ITR: How did you arrive at the idea for your performance, which closed out Transformer Gallery?


EW: That performance was about as organic as it gets. I knew I wanted it to be interactive and I wanted to engage the audience. Outside of that it was just about telling the story in a way that was as complete and authentic as necessary. It wasn’t lost on me that this “feminist attempt to present a whole image of black woman” was being lead by a black man. In an effort to subdue myself in light of the content, I chose to have excerpts from the artist statement read aloud by the participants of the show.

 Visitors at Transformer Gallery helped Williamson reframe his painting. Photograph by Ashley Llanes

Visitors at Transformer Gallery helped Williamson reframe his painting. Photograph by Ashley Llanes

These excerpts were taken from the Combahee River Collective Statement. A document written by a group of black feminist and lesbians responsible for one of the first introductions of intersectionality into political and social conversations. The name, ‘The Combahee River Collective’, refers to the Combahee River Raid - an expedition of 150 Union Troops lead by Harriet Tubman. The raid lead to the destruction of several South Carolina Estates and plantations. Harriett Tubman is the only woman known to have led a military operation during the American Civil War.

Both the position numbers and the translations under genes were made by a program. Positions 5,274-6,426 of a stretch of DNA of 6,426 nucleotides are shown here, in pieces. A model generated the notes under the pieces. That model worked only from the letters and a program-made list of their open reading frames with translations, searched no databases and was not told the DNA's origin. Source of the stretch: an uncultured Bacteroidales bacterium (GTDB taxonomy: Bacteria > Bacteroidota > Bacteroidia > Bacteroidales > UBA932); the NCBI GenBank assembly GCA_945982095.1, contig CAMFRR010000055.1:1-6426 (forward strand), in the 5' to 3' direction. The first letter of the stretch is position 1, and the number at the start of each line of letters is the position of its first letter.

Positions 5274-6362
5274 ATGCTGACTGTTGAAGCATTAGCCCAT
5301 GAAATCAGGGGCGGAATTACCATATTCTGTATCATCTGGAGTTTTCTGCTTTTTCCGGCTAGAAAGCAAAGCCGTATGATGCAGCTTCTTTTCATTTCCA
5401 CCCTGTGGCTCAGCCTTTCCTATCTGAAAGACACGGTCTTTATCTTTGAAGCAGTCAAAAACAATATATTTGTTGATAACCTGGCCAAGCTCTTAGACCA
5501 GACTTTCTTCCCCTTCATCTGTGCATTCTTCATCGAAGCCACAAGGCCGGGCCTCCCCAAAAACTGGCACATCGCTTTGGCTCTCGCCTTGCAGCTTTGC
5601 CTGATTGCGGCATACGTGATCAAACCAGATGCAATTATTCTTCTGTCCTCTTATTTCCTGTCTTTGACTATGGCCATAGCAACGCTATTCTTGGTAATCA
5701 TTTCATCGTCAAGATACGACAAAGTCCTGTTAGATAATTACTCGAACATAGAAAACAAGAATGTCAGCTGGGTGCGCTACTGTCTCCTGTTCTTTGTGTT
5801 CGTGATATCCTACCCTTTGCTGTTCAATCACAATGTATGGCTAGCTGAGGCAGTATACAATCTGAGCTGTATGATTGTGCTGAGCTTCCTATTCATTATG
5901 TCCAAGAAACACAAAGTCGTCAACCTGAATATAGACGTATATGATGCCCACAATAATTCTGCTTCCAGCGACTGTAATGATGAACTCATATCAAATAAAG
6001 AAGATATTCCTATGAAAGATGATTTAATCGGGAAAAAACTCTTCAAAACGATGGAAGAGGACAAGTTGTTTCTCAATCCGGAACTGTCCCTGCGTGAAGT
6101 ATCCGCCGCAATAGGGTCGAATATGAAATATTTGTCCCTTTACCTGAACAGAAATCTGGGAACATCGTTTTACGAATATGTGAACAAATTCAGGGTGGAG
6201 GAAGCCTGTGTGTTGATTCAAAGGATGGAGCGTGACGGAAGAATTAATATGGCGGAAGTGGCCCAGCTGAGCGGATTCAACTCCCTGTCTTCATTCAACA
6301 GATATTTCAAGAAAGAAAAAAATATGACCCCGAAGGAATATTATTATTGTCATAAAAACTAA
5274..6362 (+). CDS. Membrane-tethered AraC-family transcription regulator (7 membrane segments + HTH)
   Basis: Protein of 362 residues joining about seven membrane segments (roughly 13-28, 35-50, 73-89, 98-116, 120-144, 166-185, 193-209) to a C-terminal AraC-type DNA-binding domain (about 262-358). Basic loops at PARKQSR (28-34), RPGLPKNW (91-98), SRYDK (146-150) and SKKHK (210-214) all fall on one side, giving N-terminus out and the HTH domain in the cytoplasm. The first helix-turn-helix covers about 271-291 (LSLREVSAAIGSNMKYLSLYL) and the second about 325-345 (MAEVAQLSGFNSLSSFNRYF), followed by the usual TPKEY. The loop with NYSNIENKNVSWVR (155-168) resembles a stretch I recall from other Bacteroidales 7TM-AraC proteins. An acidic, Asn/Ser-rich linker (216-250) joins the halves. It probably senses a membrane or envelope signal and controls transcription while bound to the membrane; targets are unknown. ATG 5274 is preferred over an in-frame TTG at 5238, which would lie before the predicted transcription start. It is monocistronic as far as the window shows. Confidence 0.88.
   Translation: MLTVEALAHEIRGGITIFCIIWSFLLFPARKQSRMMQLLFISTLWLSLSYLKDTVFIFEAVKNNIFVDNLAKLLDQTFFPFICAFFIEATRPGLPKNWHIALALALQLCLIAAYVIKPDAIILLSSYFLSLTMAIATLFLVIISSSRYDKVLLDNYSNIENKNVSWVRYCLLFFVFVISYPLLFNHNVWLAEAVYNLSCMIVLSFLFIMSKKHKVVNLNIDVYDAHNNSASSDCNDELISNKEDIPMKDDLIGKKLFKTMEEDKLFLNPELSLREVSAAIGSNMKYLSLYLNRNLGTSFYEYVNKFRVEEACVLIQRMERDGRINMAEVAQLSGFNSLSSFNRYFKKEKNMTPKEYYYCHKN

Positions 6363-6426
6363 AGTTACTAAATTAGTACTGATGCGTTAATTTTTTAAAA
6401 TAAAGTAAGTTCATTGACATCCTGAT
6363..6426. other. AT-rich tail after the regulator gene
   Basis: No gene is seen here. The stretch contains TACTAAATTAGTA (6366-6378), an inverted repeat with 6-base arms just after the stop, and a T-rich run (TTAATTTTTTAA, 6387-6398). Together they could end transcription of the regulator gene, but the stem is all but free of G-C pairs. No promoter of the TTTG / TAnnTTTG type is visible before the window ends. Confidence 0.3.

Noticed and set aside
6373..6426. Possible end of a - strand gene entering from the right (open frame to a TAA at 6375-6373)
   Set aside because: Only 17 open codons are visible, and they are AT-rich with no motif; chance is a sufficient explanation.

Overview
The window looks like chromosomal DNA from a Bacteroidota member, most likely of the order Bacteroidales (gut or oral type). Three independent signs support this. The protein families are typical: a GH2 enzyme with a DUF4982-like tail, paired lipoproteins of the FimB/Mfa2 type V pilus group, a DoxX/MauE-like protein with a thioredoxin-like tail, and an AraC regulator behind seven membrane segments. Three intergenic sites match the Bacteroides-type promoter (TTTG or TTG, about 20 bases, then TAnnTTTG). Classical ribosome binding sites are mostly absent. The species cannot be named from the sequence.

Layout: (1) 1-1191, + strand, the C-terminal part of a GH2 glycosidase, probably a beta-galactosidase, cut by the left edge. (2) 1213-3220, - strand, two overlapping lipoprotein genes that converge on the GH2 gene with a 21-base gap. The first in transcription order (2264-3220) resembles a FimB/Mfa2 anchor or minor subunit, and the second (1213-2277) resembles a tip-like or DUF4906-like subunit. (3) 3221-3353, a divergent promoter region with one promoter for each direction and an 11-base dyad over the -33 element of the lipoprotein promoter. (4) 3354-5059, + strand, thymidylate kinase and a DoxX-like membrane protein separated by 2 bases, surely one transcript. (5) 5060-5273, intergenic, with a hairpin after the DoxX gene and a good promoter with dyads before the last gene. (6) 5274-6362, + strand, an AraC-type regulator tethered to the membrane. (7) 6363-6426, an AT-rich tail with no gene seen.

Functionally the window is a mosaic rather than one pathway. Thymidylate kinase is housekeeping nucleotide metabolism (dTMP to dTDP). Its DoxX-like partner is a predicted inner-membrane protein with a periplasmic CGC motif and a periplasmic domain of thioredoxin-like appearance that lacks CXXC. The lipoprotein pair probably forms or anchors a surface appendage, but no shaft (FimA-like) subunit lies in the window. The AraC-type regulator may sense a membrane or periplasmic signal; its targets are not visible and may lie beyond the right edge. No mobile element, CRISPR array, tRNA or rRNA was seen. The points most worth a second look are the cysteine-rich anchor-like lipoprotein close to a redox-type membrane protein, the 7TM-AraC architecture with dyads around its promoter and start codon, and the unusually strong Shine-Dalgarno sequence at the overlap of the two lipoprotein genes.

ITR: What songs were you singing? I was eating, so I only heard. Your portrait and your voice transported me back to slave times, especially looking at the images Ashley caught of you sewing it back together. It truly was a spiritual moment. Jemima plays this mammy role and to be canonized in an iconic brand image is very much exploitative.